Job cuts renew fears that Motorola's patents matter most to Google
But Motorola also has a long-term commitment to advanced technology
Computerworld - Google's decision to cut 20% of the workers from its Motorola Mobility unit re-ignited fears that Google was primarily after the 17,000 patents Motorola held when it was acquired in May.
"Everyone at Motorola is asking [if Google just wants its patents] and fearing the answer," said Jeff Kagan, an independent analyst. The 4,000 job cuts Google announced are "an earthquake up and down the hallways of Motorola Mobility. Google has never laid off workers like this before so this is also an unsettling feeling in the hallways of Google."
Indeed, a rich store of patents has become a kind of insurance policy for smartphone and tablet makers, as the recent buying up of patents by various parties and the Samsung-Apple court battle shows, analysts said.
Motorola previously announced its intention to cut back on the number of phone models it makes (there were 27 announced in 2011) to achieve greater efficiencies in a crowded smartphone market. The view was reiterated in a statement Motorola filed Monday with the Securities and Exchange Commission.
That SEC document states that the job cuts and other moves are "designed to return Motorola's mobile devices to profitability after it lost money in 14 of the last 16 quarters." Motorola will "simplify" its mobile product portfolio, shifting from feature phones to "more innovative and profitable devices," the statement said.
One source close to Google, who spoke on condition of not being identified, said the $12.5 billion that Google invested in Motorola is a long-term bet and a commitment to Motorola and to its smartphones and tablets. Reports that Motorola has created an Advanced Technology and Projects division with elite researchers bolsters the view that Google will have a continued interest in Motorola.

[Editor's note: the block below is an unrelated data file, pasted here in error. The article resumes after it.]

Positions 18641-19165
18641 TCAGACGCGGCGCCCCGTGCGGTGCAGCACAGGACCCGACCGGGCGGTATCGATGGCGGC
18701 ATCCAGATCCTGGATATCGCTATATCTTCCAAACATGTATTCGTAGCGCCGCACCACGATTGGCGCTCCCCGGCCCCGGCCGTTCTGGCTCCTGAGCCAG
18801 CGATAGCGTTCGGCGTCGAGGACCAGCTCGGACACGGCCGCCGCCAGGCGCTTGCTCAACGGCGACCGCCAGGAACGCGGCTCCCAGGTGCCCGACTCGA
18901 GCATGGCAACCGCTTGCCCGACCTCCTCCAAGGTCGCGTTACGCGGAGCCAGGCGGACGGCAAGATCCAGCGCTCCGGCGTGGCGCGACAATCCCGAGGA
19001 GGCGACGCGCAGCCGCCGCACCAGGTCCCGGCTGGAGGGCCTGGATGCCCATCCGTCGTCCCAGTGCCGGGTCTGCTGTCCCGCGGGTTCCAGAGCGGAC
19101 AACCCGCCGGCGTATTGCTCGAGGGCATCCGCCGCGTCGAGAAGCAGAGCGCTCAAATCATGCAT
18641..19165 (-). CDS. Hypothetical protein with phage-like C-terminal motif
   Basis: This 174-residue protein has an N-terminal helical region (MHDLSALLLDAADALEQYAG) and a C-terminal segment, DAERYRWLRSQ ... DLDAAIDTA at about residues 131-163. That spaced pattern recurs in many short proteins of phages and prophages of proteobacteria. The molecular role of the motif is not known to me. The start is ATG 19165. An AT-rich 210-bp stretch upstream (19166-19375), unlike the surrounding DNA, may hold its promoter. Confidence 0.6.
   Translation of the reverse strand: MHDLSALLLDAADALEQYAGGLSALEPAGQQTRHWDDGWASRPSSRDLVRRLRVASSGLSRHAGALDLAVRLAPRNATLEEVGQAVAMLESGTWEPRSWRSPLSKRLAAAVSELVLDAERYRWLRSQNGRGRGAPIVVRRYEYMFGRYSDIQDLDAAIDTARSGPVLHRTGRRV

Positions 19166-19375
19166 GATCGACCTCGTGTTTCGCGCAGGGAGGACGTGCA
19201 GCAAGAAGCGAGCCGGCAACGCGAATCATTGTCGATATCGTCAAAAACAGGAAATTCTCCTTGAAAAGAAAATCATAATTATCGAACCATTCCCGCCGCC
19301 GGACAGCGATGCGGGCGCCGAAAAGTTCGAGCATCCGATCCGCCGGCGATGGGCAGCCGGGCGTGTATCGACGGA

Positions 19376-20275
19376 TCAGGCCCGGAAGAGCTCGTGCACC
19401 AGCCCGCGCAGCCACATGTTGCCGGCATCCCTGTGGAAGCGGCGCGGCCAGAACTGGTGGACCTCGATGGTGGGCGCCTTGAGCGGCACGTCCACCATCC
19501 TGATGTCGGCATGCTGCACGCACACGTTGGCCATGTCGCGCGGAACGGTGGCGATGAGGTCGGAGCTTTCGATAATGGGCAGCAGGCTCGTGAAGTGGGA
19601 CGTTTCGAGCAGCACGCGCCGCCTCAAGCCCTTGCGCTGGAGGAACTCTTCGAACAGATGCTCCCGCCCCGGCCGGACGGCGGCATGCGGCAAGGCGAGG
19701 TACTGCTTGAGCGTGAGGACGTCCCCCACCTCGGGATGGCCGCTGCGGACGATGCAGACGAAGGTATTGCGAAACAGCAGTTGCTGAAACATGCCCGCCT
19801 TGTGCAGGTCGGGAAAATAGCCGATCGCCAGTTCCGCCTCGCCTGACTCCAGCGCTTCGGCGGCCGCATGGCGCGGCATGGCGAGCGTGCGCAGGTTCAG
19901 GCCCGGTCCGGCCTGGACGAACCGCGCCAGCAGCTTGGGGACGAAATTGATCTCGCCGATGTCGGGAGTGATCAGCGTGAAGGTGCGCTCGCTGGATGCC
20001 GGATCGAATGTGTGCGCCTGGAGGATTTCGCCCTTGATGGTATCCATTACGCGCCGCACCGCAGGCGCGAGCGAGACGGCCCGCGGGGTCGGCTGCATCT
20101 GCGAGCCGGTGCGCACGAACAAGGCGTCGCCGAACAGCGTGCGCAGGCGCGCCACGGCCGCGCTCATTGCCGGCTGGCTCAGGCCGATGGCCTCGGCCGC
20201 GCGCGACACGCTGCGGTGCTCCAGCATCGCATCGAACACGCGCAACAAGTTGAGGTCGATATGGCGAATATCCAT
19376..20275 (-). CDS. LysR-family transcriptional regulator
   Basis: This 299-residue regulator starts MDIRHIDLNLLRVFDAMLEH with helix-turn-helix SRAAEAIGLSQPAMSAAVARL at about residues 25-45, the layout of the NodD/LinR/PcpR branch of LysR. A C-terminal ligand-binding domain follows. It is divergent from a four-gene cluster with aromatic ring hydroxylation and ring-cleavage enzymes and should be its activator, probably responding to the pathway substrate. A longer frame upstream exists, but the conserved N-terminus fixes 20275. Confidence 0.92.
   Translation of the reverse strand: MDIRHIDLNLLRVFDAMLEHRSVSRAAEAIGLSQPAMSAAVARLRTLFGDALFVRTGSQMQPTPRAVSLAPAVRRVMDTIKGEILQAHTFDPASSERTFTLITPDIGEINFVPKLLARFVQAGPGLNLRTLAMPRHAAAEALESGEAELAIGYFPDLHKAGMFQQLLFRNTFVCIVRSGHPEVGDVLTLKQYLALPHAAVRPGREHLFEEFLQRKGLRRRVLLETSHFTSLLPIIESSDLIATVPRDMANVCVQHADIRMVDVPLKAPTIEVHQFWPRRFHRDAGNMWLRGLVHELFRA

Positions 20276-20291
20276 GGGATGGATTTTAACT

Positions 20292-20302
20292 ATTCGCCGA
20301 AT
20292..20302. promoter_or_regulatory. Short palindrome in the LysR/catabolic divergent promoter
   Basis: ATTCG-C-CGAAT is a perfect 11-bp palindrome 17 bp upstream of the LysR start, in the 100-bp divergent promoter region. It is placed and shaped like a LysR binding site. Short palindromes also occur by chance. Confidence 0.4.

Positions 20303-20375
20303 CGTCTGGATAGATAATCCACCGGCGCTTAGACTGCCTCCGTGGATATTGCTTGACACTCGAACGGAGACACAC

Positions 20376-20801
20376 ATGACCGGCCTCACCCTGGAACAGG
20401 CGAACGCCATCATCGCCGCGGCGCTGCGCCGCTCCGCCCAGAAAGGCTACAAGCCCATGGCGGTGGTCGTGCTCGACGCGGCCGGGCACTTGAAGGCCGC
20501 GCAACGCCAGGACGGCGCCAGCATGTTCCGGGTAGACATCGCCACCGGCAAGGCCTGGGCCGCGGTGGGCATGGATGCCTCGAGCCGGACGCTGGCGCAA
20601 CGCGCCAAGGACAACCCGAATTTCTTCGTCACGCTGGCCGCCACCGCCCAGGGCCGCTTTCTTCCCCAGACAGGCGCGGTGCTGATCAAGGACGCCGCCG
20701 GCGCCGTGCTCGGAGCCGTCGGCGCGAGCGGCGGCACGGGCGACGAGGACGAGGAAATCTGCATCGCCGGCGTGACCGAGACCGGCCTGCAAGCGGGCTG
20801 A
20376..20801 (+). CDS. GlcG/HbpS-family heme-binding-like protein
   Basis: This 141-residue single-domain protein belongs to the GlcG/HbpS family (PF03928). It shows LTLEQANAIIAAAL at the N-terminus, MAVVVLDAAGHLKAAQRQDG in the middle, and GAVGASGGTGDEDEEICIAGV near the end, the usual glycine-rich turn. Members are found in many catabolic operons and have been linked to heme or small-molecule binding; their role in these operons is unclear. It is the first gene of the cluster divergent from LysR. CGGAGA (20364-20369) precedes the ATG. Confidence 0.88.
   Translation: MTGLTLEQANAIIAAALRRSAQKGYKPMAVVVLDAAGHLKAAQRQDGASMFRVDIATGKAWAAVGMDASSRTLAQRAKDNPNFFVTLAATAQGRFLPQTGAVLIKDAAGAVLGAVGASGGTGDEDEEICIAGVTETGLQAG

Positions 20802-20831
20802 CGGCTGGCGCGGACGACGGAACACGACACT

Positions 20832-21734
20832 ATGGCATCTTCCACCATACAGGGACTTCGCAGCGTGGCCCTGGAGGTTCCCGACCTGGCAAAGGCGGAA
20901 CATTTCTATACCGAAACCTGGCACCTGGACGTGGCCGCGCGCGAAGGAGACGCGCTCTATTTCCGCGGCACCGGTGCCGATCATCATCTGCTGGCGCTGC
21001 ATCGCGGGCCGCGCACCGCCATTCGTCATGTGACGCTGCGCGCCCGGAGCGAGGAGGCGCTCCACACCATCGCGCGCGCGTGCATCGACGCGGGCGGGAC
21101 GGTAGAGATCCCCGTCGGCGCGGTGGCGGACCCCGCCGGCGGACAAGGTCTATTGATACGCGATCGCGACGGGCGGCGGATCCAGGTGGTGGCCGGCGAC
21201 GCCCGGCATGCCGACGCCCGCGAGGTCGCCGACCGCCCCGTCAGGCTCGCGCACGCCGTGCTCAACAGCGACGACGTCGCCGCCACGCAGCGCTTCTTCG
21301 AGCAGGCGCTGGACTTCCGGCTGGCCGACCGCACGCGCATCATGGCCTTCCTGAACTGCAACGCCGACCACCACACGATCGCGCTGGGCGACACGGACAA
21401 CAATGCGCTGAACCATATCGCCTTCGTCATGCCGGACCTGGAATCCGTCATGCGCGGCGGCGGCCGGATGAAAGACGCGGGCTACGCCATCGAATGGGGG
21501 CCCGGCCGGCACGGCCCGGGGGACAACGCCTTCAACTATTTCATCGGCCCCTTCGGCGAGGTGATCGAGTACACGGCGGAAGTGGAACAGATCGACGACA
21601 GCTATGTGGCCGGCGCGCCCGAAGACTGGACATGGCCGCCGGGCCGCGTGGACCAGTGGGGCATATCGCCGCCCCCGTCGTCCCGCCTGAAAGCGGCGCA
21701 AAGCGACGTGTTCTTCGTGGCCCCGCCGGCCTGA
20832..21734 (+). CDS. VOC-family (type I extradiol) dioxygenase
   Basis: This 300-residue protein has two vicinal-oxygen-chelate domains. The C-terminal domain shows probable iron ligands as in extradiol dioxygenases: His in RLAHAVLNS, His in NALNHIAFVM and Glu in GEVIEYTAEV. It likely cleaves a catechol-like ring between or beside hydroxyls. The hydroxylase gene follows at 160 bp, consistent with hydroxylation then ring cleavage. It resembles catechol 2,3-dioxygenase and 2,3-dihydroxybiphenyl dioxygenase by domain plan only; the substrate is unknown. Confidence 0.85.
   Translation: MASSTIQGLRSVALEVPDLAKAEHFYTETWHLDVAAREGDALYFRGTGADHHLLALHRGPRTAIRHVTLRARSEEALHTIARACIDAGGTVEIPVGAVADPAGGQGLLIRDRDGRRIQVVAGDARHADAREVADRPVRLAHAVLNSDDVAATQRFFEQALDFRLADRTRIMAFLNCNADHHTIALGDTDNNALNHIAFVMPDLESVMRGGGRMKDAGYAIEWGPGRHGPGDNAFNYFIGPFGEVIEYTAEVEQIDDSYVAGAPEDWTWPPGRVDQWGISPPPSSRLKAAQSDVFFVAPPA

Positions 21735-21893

In addition to cutting 4,000 of about 20,000 workers, Motorola will close down or consolidate about one-third of its 90 facilities, the filing said.
The market seemed to like the job cuts and other moves. Google's stock price climbed 2.4% to $657.39 on the Nasdaq at mid-day Monday.
Nonetheless, some analysts said that Google's primary interest in Motorola could be for the patents, some of which date to the very creation of radio communications and therefore could form a broad basis for Google to defend itself in patent disputes from Apple or others. Also, Google launched its own branded tablet in July, the Nexus 7, that is manufactured by Asustek, while Motorola makes its own Android tablets.
"If Google just wants the patents, which is of course possible, then it's just a matter of time before they let more workers go," Kagan said. But he also said that Motorola workers understand their product and if Google wants to continue such products, "it would make little sense to let the workers go."
- Tips for Driving User Adoption in New Technology Deployment Read this checklist on tips for driving user adoption to see where you stand.
- 5 Ways Dropbox for Business Keeps Your Data Protected Protecting your data isn't a feature on a checklist, something to be tacked on as an afterthought. Download here to find out how...
- What is this "File Sync" Thing and Why Should I Care About It? All of a sudden, getting a file from your work laptop to your iPad became as simple as clicking "Save." So it's no...
- The Keys to Securing Data in a Collaborative Workplace Losing data is costly. IT professionals have spent years learning how to protect their organizations from hackers, but how do you ward off...
- Why Are Customers Really Deploying an NGFW? It seems every IT Security expert is talking about the NGFW, but what are people really doing? This webcast covers 5 real-world customer...
- Charting Your Analytical Future - "Making predictive analytics part of your business processes" Webinar This session will show how predictive analytics can be used throughout the organization by anyone looking for answers and how organizations can make... All Smartphones White Papers | Webcasts
Our new weekly Consumerization of IT newsletter covers a wide range of trends including BYOD, smartphones, tablets, MDM, cloud, social and what it all means for IT. Subscribe now and stay up to date!